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    How to tell relatives you have MS
    mom24dogs posted:

    I was diagnosed February 2012 and only 2 distant relatives know about my MS. I'm single and all of my family lives out of state. The time has come to tell them but I'm not exactly sure how to start the conversation. We are all gathering in person and they know we will be having a "family discussion" but don't have a clue about the subject. My parents are in their 70's and worry like crazy about us 3 kids. Does any one have any suggestions on how to start the conversation? Are reactions good or bad when you are not necessarily a "close" family?

    Any tips would be greatly appreciated!!
    hackwriter responded:
    Dear mom,

    Just tell it like it is. You have MS, briefly describe what it is, describe how it affects you personally, what treatments you are undergoing, then open it up for questions. You'll know how much to say by the looks on their faces and their reactions.

    It'll take a while for this for sink in. They might not know how to react. It can take years for a family to get on board with this thing, so be patient. If you think it's appropriate, encourage them to educate themselves about it, you could suggest resources online, etc.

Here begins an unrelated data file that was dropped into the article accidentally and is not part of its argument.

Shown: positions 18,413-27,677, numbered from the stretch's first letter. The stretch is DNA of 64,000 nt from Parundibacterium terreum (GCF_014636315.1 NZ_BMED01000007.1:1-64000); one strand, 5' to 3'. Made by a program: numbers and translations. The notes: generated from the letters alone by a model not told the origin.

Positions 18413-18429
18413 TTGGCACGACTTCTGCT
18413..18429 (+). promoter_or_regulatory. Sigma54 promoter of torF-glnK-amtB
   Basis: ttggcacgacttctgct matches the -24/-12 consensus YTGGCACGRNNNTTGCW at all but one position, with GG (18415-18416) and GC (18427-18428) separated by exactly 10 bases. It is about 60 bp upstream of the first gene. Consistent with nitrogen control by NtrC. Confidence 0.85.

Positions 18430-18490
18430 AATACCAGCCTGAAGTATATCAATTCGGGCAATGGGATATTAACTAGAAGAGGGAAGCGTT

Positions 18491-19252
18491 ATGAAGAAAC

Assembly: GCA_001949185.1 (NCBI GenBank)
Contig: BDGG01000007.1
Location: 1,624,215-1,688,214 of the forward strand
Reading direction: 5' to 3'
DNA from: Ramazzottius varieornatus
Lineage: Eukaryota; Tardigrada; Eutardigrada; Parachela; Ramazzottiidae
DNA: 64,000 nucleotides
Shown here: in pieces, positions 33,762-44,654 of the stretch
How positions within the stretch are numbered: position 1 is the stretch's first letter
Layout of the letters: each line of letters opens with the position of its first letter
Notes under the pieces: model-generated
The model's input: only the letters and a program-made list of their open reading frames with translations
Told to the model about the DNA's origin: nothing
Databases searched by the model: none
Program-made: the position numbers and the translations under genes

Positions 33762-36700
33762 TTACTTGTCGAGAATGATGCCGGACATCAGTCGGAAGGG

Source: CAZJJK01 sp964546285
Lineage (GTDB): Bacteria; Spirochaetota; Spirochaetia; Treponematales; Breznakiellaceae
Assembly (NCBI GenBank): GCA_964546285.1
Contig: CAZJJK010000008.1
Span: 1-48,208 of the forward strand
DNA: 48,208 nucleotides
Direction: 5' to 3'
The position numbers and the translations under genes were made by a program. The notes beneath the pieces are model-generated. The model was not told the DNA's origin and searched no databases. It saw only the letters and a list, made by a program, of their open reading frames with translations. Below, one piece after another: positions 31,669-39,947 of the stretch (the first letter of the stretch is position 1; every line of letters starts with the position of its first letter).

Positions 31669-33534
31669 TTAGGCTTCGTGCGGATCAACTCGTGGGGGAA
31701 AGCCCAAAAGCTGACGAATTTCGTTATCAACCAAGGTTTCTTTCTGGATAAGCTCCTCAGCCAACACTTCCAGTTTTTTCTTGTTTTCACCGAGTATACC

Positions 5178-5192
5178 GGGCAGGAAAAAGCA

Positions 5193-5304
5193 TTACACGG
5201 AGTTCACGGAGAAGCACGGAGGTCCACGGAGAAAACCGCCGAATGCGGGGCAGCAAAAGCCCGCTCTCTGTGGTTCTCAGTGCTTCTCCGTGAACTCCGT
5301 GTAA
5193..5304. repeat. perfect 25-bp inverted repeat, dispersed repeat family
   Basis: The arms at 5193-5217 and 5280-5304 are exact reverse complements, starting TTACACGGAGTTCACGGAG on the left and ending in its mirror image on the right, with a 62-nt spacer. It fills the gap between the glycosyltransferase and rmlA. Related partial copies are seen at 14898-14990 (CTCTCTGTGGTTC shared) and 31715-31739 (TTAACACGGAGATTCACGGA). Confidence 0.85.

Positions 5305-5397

You'll be okay. Remember that you'll only have to break the news once, lol. I hope you'll let us know how it goes.

    mom24dogs replied to hackwriter's response:
    Thanks for the advice Kim but knowing my parents they will be devastated. How does the saying go - expect the worse but hope for the best. Will keep you all posted.

    JustJeriLea responded:
    Stay positive and tell them what is working. Remind them it is not cancer and lots of people live with it. Treatment is great, support group is really important. Just educate them so they know you don't want to be a burden & ask them to allow you to deal with some things different. Rest & Neutrition (NOT Diet) is important, and I have found that my 90 day challenge with body by Vi is fantastic. If you want more information let me know. Blessings Jeri
    P.S. I am 55 and was diagnosed in 1993.
    I went blind in one eye in 1989 & it came back (Optic Neuritis)
    I was in a wheelchair for 6mos in 1998. KEEP a positive attitude. Good luck, let me know how things go. Find me on Facebook or
    jenniferlee0112 responded:
    Your parents might be devastated, but they still need to know. Having family that can be there for you is important for you, and being able to explain why you're struggling with various symptoms is going to be important to them. I know nobody wants to be the bearer of bad news, but there are many good things that will come out of this discussion. Just think of the benefits of telling them -- for you and for them. They're entitled to a grieving process just like you were when you found out. Everyone deals with emotional pain differently. Good luck, and I wish the best for you.

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